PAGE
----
- Tom Vander Well, executive vice president of c wenger group, is a recognized customer service authority in the contact center industry.
When it comes to differentiating your business in the minds of customers, there are three core opportunities. Branding and marketing may get customers to give you a try, but the best branding in the world does not ensure long-term success unless you consistently deliver something tangible to those customers that differentiates you from your competitors.
In general, you can compete on price, you can compete on product quality, or you can compete on service. In my career I've learned that the greatest opportunity to leverage service as a key differentiator lies in markets and industries that no one considers "service" industries.
Almost a quarter century ago my colleagues and I began working with a little known manufacturing company here in the Midwest. The company manufactures small components, often costing a fraction of a penny, that most people don't know exist. These little components are, however, used in everything electronic. When we began working with them there was growing global competition for the small-price/high-volume materials.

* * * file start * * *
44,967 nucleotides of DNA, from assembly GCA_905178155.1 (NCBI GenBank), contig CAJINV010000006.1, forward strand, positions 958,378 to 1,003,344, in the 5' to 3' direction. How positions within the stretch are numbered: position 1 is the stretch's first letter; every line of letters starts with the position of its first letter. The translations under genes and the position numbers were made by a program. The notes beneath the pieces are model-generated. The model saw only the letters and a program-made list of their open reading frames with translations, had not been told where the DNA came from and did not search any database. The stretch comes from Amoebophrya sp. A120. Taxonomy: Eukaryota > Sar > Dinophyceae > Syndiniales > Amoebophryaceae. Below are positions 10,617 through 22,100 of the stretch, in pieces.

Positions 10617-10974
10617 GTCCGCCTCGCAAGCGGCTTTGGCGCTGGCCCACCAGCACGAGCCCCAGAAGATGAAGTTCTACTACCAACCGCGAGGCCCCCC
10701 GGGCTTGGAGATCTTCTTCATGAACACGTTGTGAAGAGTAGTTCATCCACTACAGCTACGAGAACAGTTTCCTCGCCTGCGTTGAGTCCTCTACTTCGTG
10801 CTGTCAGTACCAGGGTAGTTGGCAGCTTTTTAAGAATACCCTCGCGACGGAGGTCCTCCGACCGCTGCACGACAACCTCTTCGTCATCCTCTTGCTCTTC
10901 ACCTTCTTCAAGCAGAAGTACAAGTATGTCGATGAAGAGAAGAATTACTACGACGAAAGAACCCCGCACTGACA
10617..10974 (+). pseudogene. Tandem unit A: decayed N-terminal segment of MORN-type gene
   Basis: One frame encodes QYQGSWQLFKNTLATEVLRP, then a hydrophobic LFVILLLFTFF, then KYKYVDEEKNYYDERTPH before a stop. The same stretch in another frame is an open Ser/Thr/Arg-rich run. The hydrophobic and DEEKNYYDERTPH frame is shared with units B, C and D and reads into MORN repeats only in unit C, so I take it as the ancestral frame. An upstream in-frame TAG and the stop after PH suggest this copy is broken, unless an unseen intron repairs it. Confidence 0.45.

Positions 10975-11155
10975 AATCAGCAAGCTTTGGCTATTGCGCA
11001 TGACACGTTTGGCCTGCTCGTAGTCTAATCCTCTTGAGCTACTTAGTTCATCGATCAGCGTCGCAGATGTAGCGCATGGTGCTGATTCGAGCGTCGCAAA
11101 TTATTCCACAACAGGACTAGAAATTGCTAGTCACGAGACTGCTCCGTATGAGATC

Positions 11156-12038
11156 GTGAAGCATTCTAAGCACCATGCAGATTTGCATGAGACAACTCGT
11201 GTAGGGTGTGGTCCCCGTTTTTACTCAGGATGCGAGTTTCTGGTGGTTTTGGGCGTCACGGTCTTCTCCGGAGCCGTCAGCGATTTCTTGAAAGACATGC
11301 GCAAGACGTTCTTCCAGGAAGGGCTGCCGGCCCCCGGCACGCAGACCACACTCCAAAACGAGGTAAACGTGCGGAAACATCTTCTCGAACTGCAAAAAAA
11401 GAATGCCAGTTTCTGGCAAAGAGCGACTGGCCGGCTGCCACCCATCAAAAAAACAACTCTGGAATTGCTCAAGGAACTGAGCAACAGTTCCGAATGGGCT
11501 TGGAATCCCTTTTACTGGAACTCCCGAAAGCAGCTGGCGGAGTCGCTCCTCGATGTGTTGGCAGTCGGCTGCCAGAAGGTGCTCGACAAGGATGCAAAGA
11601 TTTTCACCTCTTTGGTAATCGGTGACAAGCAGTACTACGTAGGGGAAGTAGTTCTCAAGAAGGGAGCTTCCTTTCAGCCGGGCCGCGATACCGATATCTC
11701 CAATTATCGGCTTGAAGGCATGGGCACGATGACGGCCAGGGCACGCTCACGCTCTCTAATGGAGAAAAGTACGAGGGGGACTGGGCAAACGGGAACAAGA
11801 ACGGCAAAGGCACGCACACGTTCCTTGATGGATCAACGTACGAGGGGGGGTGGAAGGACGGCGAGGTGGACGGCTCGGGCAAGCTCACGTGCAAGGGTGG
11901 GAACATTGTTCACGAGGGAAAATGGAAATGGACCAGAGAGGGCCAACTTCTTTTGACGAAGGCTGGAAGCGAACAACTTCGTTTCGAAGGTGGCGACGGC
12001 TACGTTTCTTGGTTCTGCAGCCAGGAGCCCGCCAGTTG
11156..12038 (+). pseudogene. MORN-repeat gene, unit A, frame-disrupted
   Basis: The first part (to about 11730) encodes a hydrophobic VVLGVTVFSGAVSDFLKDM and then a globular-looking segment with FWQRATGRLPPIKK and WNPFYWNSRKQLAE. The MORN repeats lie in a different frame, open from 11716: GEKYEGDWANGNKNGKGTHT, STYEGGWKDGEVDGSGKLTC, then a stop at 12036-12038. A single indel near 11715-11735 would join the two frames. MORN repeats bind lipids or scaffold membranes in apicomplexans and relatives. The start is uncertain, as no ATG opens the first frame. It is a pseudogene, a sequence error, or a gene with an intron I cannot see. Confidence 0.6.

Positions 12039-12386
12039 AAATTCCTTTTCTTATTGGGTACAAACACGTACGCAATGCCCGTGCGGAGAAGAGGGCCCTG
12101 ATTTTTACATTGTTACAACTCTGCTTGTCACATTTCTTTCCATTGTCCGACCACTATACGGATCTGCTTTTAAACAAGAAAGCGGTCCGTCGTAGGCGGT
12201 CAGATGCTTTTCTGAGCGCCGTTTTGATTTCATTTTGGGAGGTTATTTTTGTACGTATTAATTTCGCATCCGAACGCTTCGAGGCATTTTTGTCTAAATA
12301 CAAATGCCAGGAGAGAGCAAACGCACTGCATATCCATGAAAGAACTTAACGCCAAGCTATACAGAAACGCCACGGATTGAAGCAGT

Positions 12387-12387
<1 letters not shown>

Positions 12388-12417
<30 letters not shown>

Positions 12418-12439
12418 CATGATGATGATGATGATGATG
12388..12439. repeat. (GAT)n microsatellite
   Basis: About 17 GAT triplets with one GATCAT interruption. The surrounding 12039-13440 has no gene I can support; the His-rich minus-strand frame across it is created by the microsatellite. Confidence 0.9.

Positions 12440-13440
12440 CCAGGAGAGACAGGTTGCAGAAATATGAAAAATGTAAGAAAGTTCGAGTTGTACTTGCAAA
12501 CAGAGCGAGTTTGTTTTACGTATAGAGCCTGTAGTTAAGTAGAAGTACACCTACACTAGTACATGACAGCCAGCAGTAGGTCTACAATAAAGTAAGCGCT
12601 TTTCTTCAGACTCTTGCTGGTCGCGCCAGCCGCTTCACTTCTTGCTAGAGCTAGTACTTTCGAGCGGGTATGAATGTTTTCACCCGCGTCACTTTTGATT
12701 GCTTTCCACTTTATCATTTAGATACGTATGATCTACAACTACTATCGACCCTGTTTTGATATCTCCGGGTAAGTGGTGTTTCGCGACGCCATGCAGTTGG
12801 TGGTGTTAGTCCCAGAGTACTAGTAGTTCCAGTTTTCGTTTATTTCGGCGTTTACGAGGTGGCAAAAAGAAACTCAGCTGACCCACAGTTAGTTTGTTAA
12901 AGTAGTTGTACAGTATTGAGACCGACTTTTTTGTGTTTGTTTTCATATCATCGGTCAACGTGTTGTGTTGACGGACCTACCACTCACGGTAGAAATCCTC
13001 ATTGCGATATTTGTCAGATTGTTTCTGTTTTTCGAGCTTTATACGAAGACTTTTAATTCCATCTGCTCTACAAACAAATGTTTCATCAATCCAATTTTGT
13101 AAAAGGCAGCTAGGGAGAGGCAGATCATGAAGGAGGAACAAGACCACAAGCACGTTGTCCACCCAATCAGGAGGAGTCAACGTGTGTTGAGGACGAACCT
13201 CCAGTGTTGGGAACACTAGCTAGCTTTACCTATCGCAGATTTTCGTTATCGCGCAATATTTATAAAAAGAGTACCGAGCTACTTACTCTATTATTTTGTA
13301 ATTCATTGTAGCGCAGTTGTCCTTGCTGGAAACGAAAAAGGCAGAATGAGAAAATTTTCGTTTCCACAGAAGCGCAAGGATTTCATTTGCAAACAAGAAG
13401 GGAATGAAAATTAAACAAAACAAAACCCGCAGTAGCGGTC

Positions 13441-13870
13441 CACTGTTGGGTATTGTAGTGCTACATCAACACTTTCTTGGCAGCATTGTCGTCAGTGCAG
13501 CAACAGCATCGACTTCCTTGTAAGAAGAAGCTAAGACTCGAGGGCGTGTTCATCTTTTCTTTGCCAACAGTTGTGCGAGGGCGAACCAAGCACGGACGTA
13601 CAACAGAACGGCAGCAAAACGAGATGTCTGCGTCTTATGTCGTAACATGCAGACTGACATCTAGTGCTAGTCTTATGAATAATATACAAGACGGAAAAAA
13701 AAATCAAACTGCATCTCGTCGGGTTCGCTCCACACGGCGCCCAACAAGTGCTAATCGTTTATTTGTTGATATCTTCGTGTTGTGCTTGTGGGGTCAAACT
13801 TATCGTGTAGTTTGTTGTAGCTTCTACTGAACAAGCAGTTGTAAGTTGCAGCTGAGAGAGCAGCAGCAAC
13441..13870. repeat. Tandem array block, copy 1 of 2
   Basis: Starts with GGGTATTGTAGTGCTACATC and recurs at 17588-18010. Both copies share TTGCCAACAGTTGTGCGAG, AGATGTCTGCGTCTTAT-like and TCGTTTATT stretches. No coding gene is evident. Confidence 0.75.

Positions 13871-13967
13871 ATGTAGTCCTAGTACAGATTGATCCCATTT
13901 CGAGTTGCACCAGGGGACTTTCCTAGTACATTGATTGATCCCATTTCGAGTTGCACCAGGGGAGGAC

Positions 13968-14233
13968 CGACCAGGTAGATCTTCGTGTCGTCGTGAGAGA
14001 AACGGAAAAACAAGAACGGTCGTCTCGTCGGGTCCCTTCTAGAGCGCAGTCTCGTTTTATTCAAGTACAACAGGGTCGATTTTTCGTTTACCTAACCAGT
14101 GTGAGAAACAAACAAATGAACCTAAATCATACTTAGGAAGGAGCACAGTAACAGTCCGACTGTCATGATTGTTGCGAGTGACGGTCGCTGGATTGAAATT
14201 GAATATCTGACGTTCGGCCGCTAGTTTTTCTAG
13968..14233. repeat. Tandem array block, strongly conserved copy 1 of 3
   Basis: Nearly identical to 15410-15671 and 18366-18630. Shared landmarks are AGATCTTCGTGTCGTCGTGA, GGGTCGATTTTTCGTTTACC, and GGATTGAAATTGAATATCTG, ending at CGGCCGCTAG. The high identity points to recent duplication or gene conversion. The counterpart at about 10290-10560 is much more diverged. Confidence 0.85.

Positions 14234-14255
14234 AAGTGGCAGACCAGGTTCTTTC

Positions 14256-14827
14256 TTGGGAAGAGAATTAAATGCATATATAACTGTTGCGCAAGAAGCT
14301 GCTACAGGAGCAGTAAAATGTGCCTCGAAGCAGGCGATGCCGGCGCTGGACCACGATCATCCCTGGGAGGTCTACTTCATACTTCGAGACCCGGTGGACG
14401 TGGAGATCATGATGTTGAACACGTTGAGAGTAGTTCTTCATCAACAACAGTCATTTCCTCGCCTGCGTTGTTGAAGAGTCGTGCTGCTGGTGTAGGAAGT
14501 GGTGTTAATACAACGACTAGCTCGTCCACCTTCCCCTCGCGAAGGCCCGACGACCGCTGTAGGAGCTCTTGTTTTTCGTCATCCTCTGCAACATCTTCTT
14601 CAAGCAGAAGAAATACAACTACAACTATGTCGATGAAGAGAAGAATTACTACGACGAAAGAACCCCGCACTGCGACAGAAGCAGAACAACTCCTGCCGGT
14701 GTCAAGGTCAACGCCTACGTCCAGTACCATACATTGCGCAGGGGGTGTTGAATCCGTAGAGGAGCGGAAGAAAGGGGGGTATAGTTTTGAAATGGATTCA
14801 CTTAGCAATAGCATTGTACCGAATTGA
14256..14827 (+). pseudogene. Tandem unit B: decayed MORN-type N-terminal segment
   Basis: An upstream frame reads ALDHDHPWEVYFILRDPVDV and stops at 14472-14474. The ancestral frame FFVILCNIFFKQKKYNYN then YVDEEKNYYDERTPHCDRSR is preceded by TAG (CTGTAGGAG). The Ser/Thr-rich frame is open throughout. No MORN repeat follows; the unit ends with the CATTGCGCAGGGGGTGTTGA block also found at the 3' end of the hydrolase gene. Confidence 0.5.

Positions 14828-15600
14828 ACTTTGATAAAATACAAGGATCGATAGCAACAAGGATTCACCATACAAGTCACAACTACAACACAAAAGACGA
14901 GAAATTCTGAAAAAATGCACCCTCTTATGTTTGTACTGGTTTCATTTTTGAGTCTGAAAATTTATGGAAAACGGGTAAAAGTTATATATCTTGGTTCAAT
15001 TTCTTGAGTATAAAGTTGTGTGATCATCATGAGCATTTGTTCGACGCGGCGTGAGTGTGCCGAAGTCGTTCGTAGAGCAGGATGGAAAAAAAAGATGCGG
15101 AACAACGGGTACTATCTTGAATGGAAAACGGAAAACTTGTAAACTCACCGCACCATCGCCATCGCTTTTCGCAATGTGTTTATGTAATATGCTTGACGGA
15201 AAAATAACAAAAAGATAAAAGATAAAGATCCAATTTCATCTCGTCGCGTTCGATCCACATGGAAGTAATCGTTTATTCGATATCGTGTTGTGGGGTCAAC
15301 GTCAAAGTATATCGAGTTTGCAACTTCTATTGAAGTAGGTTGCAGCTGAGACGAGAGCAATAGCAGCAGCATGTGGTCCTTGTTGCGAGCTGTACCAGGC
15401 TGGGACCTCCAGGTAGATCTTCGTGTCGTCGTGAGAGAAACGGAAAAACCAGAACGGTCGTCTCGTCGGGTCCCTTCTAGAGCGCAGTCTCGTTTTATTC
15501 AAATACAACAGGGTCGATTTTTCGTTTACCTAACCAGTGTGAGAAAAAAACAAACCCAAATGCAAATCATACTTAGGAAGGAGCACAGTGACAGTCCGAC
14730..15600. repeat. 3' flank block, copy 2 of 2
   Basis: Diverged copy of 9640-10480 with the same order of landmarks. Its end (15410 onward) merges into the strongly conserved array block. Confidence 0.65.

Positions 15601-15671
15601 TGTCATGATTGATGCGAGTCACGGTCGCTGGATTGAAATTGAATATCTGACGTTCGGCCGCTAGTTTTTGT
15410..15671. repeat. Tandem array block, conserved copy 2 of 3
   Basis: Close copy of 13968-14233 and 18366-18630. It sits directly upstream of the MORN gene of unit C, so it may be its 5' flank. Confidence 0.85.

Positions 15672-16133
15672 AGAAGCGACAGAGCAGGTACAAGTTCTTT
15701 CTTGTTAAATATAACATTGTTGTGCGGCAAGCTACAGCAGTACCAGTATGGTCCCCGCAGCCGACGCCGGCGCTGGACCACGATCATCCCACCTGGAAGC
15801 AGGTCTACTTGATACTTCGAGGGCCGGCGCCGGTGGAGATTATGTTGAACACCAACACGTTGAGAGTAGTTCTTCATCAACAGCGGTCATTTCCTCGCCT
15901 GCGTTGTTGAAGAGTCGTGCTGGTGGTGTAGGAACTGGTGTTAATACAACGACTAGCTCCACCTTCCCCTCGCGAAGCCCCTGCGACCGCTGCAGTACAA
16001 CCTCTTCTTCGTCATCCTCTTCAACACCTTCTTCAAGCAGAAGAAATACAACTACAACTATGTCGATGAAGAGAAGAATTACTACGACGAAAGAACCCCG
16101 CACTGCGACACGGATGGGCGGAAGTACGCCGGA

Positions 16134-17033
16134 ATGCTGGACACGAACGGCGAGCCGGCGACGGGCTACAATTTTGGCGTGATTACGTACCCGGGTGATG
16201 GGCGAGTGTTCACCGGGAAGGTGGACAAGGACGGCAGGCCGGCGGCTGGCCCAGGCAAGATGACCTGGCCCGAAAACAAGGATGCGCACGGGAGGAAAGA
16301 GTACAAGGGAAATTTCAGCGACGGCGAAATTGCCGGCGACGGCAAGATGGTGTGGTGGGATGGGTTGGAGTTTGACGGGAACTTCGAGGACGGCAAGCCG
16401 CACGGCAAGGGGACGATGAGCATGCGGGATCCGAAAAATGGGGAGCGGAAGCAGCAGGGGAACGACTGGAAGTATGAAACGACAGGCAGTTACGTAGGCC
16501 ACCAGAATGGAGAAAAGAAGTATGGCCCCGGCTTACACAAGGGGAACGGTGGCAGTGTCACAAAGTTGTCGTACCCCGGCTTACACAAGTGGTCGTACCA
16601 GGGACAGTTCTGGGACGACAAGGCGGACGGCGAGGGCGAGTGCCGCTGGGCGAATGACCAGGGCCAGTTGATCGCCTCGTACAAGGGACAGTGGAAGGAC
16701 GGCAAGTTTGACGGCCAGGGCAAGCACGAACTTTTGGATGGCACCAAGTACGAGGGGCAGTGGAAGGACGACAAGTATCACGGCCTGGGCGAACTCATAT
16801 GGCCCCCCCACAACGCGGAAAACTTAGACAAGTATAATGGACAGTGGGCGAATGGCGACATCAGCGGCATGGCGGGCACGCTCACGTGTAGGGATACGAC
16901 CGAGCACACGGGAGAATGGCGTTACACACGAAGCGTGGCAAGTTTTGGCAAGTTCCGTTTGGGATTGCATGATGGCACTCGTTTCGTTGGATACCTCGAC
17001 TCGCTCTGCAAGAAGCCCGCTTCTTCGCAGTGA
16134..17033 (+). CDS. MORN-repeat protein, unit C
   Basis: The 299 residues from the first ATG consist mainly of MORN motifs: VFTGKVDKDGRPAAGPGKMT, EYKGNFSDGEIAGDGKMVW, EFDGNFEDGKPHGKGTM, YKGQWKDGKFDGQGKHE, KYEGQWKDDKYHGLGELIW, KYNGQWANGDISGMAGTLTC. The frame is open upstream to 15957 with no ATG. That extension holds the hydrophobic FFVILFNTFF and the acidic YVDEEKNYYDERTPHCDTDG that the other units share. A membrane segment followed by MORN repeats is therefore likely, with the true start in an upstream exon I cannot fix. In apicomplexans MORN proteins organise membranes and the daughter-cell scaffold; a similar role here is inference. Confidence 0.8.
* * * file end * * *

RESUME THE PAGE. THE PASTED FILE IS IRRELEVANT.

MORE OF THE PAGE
The founder of the company was a shrewd businessman. He knew that trying to be the lowest price provider in his market was a path to limited profitability. He realized that product quality would only get him so far in a market that often demanded material that was "good enough" for their applications.
And so, in a market rampant with poor customer service and crusty, hard-nosed B2B communication, the businessman decided he had an opportunity. He invested in providing service that no one in the industry could match. He constantly measured what his customers expected, then defined and delivered a service experience that exceeded customer expectations. At the same time, he consistently maintained slightly higher prices.
The cultural change required to provide great customer service was fraught with obstacles both internal and external. It took time, but the company slowly changed the way it communicated with customers, distributors and outside sales.
Our customer surveys over the years consistently revealed two things. First, customers were never happy with the company's higher prices. It was always their biggest complaint. Second, customer satisfaction with service was extremely high and measurably higher than any competitor.
During economic downturns customers took their business to Asia because the prices were lower, but time and time again the customers returned within months because they learned that it was worth paying a little more for a better service experience. This company picked up the phone, responded to email, communicated with courtesy, and provided a service experience that the competition couldn't match. They continue to successfully do it to this day.
Customer service is often compartmentalized in our minds to those businesses tapped as "service" or "hospitality" industries. The truth, however, is that customer service has the greatest potential to make a profitable difference in industries where it is least expected.